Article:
Well, it sounds very psychedelic!

At this point in time, we’re doing some writing and we’re planning to go recording again in December and hopefully, we’ll have it released at the beginning of 2019.

So, you’ve been heavily influenced by the alternative scene in Malta. What do you think of Malta’s music scene?

There’s a lot going on here – from jazz to metal, to alternative, to techno – there’s so much potential but I think we restrict ourselves sometimes.

We have this mentality that first, you have to be able to make it in Malta by sticking to the norms that are suitable here rather than thinking outside the box. But the scene is definitely booming – there’s a lot of talent for sure. I really want to see more bands going abroad though, you know?

What are your favorite places to go to listen to alternative music in Malta to see live bands?

Usually, I’m always supporting the scene here so I look for new alternative gigs and events

Musicians are all like a community,

We all try to go to each and every gig we possibly can. So I would go anywhere to see live music.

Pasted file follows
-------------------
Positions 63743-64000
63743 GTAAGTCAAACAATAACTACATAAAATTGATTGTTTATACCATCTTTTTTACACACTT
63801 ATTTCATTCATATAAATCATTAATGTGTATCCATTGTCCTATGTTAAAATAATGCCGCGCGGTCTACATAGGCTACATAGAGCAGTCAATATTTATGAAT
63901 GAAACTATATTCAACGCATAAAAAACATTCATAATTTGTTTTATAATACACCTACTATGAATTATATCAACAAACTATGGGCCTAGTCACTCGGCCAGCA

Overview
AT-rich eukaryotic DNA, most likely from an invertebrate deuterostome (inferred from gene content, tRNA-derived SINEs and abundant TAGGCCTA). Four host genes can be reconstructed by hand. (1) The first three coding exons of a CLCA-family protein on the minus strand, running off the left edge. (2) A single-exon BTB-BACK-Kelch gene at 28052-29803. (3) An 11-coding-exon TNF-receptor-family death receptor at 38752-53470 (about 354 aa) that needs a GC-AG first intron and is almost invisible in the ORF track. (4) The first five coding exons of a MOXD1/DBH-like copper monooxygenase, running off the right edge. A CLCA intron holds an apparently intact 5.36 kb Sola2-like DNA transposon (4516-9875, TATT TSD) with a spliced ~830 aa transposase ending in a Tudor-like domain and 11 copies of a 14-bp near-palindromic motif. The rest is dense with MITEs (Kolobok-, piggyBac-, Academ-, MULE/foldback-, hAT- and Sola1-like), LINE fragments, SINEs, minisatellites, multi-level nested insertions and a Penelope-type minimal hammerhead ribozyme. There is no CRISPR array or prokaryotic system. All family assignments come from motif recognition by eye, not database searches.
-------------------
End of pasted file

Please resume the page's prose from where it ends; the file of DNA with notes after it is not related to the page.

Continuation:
The Ranch, for example, did a gig in the middle of a field and that was fucking cool. I want to go to a gig in the catacombs. I was planning to do a launch there, but Janelle told me I was crazy!

From left to right: Leanne Zammit, Leona Farrugia, Michelle Farrugia & Janelle Borg
From left to right: Leanne Zammit, Leona Farrugia, Michelle Farrugia & Janelle Borg

Iggy Pop, Queens of the Stone Age, The Stooges

.What would you say are the main bands that have helped influence your music?

For me personally, I think Iggy Pop, Queens of the Stone Age, The Stooges, and Nick Cave. I also like Tom Waits, Leonard Cohen, and Herbie Hancock. There’s definitely a lot of artists that have influenced me; I listen to a lot of stuff.

And apart from bands that have influenced you, what would you say motivates or inspires you to write your music as a band?

With Titty Monster, we were all passing through a really rough time, you know?

So, we listened to each other and that really showed when it came to writing the songs. The lyrics are like a personal diary for me, so personal experience and mental health have molded the lyrics.

There’s not enough awareness about mental health and we really wanted to emphasize this. Like, anyone can feel like shit and you need to take care of your mental health. There’s definitely not enough importance placed on this – usually it’s like a fucking taboo.

Mental health

I completely agree, but I think that’s not just in Malta, that’s everywhere.

Yes, it’s everywhere. The trick is to not let it get to you and that’s why we use music as a medium.

That’s the only time when we can really express ourselves the way we want.